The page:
A self-referral is when you inform a regulator of a concern about your own conduct, competence or health that may impair your fitness to practise.
Under certain circumstances, the requirement to self-refer might be clear but this is not always the case, for example in the case of health concerns. In this article we will look at self-referral in the context of the Health and Care Professions Council (HCPC), when to consider self-referral and how the HCPC will deal with your referral.
Like other healthcare regulators, the HCPC has a set of standards for conduct, performance and ethics that all of the professionals on its register must adhere to. These standards include information about, in this case, when to notify the HCPC when a registrant’s conduct has fallen short of the standards.
In particular, HCPC standard 9.5 requires a registrant to tell (or self-refer), as soon as possible, under the following circumstances:
Whilst the requirement above might appear clear, there are important considerations for HCPC registrants to consider. It is important and strongly advisable for a HCPC registrant to seek specialist legal advice as soon as possible prior to making a self-referral.
There are other, less explicit, circumstances that might also warrant a self-referral consideration. The HCPC guidance is less clear what these circumstances might be. The guidance merely states that “You can tell us about other concerns that do not meet these criteria.” Under these circumstances, you should consider advice.
Adverse health is a relevant consideration in the context of self-referrals. Whilst the issue of adverse health is slightly more complex, the principal issue to consider is whether your adverse health can be managed such that it does not impact on your ability to practise safely and therefore your fitness to practise. You can read more about adverse health and fitness to practise on the website.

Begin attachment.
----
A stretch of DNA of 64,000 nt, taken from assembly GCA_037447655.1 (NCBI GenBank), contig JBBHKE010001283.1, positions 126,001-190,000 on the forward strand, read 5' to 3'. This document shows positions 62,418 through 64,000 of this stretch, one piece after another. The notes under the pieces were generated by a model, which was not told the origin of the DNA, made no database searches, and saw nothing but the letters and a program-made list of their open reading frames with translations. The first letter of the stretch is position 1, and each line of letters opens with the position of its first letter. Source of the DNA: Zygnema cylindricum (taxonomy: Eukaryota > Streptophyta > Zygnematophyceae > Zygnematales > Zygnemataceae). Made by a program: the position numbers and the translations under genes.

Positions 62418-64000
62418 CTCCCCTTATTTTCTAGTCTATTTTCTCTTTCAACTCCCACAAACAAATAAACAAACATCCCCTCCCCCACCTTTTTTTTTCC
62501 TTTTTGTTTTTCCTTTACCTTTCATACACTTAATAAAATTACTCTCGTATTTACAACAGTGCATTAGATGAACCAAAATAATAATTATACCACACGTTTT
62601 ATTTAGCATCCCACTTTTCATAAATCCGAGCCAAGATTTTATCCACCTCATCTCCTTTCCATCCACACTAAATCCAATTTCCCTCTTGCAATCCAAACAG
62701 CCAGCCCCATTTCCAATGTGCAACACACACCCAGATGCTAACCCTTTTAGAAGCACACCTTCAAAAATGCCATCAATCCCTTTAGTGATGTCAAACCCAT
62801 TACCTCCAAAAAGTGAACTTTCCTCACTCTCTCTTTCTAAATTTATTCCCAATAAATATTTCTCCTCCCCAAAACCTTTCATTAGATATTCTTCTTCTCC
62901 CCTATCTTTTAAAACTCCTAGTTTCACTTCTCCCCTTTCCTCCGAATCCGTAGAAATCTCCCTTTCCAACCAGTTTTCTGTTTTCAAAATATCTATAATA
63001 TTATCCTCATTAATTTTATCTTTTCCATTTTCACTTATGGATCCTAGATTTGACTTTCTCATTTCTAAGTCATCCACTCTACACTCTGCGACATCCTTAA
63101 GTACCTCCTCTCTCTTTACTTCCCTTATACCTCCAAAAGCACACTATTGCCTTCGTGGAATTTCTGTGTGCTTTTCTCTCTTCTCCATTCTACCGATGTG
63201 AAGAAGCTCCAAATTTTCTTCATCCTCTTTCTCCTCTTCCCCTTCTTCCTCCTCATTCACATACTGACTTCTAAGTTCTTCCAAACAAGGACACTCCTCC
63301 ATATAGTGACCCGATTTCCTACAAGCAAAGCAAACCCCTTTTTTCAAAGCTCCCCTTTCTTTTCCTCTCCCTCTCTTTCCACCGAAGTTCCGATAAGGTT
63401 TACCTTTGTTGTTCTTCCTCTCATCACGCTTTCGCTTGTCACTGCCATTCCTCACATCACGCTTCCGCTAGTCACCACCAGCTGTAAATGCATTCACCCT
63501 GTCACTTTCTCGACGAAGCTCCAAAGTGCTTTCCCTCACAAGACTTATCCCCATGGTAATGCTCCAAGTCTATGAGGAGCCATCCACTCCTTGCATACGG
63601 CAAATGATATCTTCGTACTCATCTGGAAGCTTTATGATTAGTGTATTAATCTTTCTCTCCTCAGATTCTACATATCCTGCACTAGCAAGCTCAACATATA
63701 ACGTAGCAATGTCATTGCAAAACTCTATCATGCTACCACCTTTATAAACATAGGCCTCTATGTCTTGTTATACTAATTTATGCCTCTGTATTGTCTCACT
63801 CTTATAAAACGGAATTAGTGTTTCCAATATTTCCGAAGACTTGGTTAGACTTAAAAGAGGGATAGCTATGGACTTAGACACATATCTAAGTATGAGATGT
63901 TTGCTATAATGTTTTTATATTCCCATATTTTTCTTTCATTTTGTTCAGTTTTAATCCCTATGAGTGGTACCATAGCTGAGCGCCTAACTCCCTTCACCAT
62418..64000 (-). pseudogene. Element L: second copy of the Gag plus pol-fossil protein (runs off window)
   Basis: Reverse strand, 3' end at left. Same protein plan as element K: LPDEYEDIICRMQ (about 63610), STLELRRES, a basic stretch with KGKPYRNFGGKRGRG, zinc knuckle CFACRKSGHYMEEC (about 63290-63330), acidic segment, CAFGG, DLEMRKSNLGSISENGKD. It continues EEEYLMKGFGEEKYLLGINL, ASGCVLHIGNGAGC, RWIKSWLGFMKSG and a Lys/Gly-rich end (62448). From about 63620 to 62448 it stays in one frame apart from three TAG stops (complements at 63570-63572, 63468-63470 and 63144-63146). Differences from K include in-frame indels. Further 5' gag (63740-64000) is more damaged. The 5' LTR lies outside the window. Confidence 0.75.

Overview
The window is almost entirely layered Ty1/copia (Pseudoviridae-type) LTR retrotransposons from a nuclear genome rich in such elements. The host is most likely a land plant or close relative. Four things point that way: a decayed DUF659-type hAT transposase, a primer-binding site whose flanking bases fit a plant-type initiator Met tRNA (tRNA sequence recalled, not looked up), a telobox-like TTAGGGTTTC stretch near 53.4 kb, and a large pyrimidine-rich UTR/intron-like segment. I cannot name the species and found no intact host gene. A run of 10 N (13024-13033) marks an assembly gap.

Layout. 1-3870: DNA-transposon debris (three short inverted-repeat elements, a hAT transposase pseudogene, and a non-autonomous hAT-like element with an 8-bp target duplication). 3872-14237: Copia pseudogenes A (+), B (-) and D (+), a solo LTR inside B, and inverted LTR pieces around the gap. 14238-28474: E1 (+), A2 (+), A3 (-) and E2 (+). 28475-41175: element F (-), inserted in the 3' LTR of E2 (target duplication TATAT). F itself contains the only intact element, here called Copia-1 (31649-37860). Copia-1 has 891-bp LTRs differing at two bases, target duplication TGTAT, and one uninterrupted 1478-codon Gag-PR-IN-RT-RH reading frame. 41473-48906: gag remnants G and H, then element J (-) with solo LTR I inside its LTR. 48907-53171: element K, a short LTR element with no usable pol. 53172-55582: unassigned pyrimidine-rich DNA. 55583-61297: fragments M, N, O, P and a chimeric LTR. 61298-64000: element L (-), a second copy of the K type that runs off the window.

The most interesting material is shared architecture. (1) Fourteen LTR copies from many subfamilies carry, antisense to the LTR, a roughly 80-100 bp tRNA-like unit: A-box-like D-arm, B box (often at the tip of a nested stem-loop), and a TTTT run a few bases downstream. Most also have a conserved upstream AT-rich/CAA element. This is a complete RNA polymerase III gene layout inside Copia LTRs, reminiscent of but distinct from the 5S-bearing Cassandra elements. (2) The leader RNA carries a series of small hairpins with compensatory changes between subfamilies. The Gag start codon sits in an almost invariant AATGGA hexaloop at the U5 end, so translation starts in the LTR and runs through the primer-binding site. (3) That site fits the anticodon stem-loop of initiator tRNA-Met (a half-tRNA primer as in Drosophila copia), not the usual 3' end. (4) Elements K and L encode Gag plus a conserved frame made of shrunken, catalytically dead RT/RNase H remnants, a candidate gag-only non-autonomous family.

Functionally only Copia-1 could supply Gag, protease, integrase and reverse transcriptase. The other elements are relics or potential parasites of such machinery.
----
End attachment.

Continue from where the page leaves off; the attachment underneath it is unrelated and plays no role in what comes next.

A self-referral to the HCPC is treated the same as any other HCPC fitness to practise referral. For a general overview of the HCPC fitness to practise process you can visit my YouTube channel.
Briefly stated, a self-referral will initially be triaged. Following this, if the issue is one for the HCPC to consider, it will launch a formal investigation and gather further evidence. At the conclusion of the initial investigation, the HCPC will assess the evidence against its threshold criteria for fitness to practise investigations.
If your self-referral meets that HCPC fitness to practise threshold, it will refer the matter to the Investigating Committee or close the case if the HCPC fitness to practise threshold has not been met. The Investigating Committee can close the case, ask for more information or refer the issue to a fitness to practise committee.
You can expect the initial process to take up to eight months. If the matter is to be referred to a fitness to practise committee, it could take a further nine months.
Kings View Chambers understand that the prospect of a fitness to practise investigation is stressful and daunting for most health and care professionals. Seeking specialist legal advice at the earliest opportunity is important and often key to an early and positive outcome for health and care professionals.
We strongly advise health and care professionals to seek legal advice when considering a self-referral. Seeking specialist fitness to practise legal advice is important to discuss the individual merits of your case but also to take advice on the best strategy and approach to take should a referral be necessary.
We successfully work with many health and care professionals on the right strategy to ensure, where possible, an early resolution to a fitness to practise issue without the need for a full fitness to practise committee that is stressful and costly.